County preserves 500th farm
By Steven Hoffman
Chester County signed contracts on the preservation of its 500th farm last week, bringing the total number of farm acres preserved in the county to just under 40,000. In total, more than 136,000 acres – 28 percent – of land in Chester County has been preserved since the beginning of its open space preservation program in 1989.
The 109-acre farm, owned by Gerald and Cindy Rohrer, is in Upper Oxford and West Fallowfield townships. It has been a family farm since 1966, when Gerald’s parents took it on as dairy farm. Over the years the farm changed to raising heifers before moving to crop farming. Gerald, the youngest of five children, and Cindy took over the farm in 2001, and today the Rohrers grow corn for livestock consumption, hay for the equine industry and mulch hay for the mushroom industry. The family also runs a small sideline business of trucking for agriculture haulage.
“Chester County has been actively investing in open space for nearly 30 years, and that decision is now paying dividends in ways that I believe the original County Commissioners who started the program would not have thought possible,” said Commissioners’ Chair Michelle Kichline.
“The value of our preserved farms, parks, conservancies and trails go beyond ‘attractive’ to increasing property values, attracting businesses, creating jobs and benefiting our health. I thank the Rohrers for recognizing this and entering into a preservation partnership with the county.”
Commenting on their decision to formally preserve the farm, Gerald Rohrer said, “I grew up on this farm and believe that it is very important to keep it as a farm. The highest and best use of this land is for farming, with good soils that support the growth of crops.”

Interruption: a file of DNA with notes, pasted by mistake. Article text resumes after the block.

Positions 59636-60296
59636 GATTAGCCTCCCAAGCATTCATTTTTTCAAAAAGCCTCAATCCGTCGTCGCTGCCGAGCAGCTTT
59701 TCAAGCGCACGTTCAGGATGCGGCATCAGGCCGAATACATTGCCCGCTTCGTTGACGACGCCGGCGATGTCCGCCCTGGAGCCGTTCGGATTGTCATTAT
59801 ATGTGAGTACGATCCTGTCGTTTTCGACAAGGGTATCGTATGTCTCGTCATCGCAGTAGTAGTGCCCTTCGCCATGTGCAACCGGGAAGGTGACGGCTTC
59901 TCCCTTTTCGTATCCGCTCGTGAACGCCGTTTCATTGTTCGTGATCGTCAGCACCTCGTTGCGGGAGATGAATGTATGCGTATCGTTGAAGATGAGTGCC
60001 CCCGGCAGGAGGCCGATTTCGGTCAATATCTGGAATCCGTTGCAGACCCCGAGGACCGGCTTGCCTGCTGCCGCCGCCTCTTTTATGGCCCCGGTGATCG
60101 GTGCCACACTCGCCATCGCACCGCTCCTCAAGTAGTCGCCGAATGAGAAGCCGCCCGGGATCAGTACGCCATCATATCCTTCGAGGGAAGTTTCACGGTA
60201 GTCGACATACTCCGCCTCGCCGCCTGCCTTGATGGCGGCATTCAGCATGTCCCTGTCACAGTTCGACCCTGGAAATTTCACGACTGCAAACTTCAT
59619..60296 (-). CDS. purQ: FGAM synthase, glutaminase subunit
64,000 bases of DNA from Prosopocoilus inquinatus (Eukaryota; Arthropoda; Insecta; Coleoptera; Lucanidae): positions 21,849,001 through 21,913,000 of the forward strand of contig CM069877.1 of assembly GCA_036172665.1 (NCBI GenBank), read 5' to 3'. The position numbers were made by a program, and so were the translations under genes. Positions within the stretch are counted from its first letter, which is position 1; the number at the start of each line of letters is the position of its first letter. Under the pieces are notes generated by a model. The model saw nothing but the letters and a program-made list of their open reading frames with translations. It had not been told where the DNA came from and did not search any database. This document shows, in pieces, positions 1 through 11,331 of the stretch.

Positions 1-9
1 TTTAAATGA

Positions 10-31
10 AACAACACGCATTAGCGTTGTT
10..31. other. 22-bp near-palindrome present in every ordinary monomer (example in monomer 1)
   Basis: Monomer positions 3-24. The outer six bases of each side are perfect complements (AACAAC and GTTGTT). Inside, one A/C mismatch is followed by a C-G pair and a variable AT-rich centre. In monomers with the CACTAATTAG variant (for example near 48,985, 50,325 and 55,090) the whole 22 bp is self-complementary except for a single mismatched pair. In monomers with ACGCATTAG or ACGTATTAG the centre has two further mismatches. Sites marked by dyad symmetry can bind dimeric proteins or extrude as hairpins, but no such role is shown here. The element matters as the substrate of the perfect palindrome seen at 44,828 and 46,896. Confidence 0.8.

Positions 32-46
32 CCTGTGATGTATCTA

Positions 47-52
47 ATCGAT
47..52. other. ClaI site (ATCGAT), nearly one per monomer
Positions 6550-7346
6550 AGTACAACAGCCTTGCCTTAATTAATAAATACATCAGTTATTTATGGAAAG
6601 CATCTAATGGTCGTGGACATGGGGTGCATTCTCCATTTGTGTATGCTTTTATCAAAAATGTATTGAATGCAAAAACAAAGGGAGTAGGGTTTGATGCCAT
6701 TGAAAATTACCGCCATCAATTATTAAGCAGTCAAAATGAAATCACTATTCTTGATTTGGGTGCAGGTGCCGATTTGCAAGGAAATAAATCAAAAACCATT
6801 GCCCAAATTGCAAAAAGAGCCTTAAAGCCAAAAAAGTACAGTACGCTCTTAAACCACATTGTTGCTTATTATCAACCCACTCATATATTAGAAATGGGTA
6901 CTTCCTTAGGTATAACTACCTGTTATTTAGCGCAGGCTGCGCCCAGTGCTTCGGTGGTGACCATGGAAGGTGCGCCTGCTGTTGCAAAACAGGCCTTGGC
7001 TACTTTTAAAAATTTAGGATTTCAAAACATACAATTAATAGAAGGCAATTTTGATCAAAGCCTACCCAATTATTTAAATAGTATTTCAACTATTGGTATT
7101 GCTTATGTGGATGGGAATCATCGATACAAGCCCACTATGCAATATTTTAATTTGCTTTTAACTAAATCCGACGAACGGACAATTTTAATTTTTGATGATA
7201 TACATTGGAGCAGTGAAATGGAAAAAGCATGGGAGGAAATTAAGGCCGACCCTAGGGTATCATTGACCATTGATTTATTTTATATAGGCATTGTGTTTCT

Cindy Rohrer added, “When we found out that our farm was eligible for the preservation program, and that we could be part of the effort to contribute to the county’s open space numbers by preserving it, we knew we couldn’t pass it up.”
Chester County’s Agricultural Preservation program began in 1989, when the resolution was adopted. The first farm was preserved in Newlin Township in 1990, and over the years, the county has contributed more than $106 million towards farmland preservation.
Commissioner Kathi Cozzone said, “Agriculture is Chester County’s leading industry and our farm preservation programs help keep it that way, ensuring that our natural and historical resources are protected and that we can continue to supply local fresh food.
“The Rohrer farm is a great example of this – a farm that raises crops that, in turn, support two key agricultural sectors that Chester County is well known for – equine and mushroom farming.”
Farm preservation in Chester County is based on an agricultural conservation easement. Farms that are 10 acres or more are eligible if they are adjacent to permanently preserved land. Farms not adjacent to permanently preserved land must be a minimum of 50 acres for the Commonwealth/County program and 25 acres in size for the Municipal Challenge Grant program.
Commissioner Terence Farrell said, “Nearly 30 years ago, with the backing of its citizens, Chester County created and funded one of the most comprehensive and sustained efforts in the nation to preserve open space. It has helped to define Chester County’s high quality of life, and we, as the current Board of Commissioners, are pleased to continue these preservation efforts as an intrinsic part of our plan for current and future growth.”
Chester County farm owners are encouraged to review the eligibility requirements for preservation, which can be found at www.chesco.org/1368/Farm-Programs-Overview. The deadline for applications is Aug. 1 of each year.